UZH-Logo

Maintenance Infos

Sensitivity and specificity of magnetic resonance imaging for axial spondyloarthritis


Weber, U; Maksymowych, W P (2011). Sensitivity and specificity of magnetic resonance imaging for axial spondyloarthritis. American Journal of the Medical Sciences, 341(4):272-277.

Abstract

Diagnosing spondyloarthritis (SpA) early in young patients with inflammatory back pain and normal findings on radiographs of the sacroiliac joints (SIJ) remains a challenge in routine practice. Magnetic resonance imaging (MRI) is regarded as the most sensitive imaging modality for detecting early SpA before the radiographic appearance of structural lesions. The recently published Assessment of SpondyloArthritis International Society classification criteria for axial SpA include for the first time a positive MRI demonstrating sacroiliitis as an imaging criterion indicative of SpA together with at least 1 clinical feature of SpA. A systematic and standardized evaluation of the SIJ in patients with SpA showed that MRI has much greater diagnostic utility than documented previously and allowed a data-driven definition of a positive MRI for SpA. Single MRI lesions suggestive of inflammation can be found in the SIJ and the spine in up to one quarter of healthy controls and young patients with mechanical back pain.

Diagnosing spondyloarthritis (SpA) early in young patients with inflammatory back pain and normal findings on radiographs of the sacroiliac joints (SIJ) remains a challenge in routine practice. Magnetic resonance imaging (MRI) is regarded as the most sensitive imaging modality for detecting early SpA before the radiographic appearance of structural lesions. The recently published Assessment of SpondyloArthritis International Society classification criteria for axial SpA include for the first time a positive MRI demonstrating sacroiliitis as an imaging criterion indicative of SpA together with at least 1 clinical feature of SpA. A systematic and standardized evaluation of the SIJ in patients with SpA showed that MRI has much greater diagnostic utility than documented previously and allowed a data-driven definition of a positive MRI for SpA. Single MRI lesions suggestive of inflammation can be found in the SIJ and the spine in up to one quarter of healthy controls and young patients with mechanical back pain.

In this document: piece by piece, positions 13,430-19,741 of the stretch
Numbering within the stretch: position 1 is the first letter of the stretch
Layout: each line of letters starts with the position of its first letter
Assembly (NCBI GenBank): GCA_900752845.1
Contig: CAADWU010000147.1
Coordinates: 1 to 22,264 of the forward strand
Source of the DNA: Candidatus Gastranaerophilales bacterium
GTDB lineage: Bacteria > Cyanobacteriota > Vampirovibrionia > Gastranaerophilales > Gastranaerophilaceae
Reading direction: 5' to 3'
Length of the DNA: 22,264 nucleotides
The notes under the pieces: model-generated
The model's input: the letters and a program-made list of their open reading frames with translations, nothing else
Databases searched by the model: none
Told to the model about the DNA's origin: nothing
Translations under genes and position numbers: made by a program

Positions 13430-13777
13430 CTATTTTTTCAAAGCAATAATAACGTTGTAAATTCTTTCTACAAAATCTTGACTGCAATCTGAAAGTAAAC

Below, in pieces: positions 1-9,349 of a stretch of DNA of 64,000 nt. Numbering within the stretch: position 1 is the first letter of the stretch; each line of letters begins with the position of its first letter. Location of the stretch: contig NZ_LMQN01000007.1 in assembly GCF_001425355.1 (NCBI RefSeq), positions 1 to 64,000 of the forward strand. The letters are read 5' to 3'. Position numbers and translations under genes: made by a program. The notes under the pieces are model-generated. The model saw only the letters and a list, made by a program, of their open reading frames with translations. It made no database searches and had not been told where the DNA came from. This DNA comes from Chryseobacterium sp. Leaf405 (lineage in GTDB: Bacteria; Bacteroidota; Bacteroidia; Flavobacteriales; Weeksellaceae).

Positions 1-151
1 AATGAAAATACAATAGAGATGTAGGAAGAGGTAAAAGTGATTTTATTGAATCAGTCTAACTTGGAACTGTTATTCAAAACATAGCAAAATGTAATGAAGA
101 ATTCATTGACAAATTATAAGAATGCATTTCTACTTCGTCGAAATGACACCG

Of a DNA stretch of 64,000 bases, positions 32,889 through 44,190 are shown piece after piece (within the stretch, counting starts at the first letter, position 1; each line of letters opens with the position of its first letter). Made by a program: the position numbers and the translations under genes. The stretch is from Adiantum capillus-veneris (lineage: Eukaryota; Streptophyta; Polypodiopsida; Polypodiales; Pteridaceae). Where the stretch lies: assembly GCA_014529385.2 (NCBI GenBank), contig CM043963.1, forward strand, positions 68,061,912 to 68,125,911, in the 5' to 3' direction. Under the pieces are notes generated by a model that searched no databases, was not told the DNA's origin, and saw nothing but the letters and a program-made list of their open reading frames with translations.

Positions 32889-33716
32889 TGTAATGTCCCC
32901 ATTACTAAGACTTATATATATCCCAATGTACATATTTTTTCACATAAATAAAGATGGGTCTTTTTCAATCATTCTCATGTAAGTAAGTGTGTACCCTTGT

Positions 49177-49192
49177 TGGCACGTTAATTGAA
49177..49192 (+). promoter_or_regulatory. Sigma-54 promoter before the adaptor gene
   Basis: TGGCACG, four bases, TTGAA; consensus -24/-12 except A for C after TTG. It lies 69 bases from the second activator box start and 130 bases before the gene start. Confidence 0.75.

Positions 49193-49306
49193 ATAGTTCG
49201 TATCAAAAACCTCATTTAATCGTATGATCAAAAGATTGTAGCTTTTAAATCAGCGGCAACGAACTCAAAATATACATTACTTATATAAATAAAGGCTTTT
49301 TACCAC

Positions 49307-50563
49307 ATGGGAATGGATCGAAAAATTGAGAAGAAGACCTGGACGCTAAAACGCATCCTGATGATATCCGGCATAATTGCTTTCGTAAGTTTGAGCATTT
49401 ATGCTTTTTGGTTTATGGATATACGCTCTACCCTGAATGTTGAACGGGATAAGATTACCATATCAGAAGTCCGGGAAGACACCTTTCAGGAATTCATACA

Citations

13 citations in Web of Science®
15 citations in Scopus®
Google Scholar™

Altmetrics

Downloads

1 download since deposited on 21 Feb 2012
0 downloads since 12 months
Detailed statistics

Additional indexing

Item Type:Journal Article, not refereed, further contribution
Communities & Collections:04 Faculty of Medicine > Balgrist University Hospital, Swiss Spinal Cord Injury Center
Dewey Decimal Classification:610 Medicine & health
Language:English
Date:2011
Deposited On:21 Feb 2012 18:41
Last Modified:05 Apr 2016 15:40
Publisher:Lippincott Williams & Wilkins
ISSN:0002-9629
Publisher DOI:https://doi.org/10.1097/MAJ.0b013e31820f8c59
PubMed ID:21358308
Permanent URL: https://doi.org/10.5167/uzh-59927

Download

[img]
Content: Published Version
Language: English
Filetype: PDF - Registered users only
Size: 225kB
View at publisher

TrendTerms

TrendTerms displays relevant terms of the abstract of this publication and related documents on a map. The terms and their relations were extracted from ZORA using word statistics. Their timelines are taken from ZORA as well. The bubble size of a term is proportional to the number of documents where the term occurs. Red, orange, yellow and green colors are used for terms that occur in the current document; red indicates high interlinkedness of a term with other terms, orange, yellow and green decreasing interlinkedness. Blue is used for terms that have a relation with the terms in this document, but occur in other documents.
You can navigate and zoom the map. Mouse-hovering a term displays its timeline, clicking it yields the associated documents.

Author Collaborations